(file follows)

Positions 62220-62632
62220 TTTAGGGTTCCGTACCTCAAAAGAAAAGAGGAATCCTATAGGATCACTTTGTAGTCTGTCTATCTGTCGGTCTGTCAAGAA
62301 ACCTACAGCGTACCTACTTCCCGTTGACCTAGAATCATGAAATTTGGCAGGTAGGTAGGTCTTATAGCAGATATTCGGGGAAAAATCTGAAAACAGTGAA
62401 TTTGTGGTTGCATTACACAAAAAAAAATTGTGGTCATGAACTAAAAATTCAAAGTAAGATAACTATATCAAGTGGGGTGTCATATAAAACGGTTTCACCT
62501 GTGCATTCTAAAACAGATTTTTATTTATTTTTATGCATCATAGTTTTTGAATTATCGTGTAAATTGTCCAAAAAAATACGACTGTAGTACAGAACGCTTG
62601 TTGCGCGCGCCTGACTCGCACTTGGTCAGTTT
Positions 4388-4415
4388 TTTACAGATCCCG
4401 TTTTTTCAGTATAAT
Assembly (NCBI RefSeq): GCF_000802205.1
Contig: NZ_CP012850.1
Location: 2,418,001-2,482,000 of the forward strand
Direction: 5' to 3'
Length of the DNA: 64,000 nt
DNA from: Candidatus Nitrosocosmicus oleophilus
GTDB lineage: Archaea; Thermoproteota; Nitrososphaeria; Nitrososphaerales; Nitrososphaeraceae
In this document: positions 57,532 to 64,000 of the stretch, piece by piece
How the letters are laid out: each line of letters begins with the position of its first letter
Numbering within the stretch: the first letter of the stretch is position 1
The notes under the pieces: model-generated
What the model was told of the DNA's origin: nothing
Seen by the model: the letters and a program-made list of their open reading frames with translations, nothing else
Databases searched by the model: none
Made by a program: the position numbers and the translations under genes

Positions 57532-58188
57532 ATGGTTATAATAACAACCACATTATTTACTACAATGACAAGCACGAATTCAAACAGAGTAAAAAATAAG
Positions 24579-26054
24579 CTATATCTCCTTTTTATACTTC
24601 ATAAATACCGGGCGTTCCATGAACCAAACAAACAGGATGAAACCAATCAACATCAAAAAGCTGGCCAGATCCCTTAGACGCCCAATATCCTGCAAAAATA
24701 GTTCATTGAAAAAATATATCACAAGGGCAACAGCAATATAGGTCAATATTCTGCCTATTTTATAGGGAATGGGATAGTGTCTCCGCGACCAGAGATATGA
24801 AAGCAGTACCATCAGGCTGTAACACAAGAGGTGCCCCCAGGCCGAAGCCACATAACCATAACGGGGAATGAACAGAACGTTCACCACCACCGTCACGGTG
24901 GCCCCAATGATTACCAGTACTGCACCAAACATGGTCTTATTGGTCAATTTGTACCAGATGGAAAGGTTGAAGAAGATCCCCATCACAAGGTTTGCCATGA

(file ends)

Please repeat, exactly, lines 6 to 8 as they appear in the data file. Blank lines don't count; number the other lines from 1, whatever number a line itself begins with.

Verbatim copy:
62601 TTGCGCGCGCCTGACTCGCACTTGGTCAGTTT
Positions 4388-4415
4388 TTTACAGATCCCG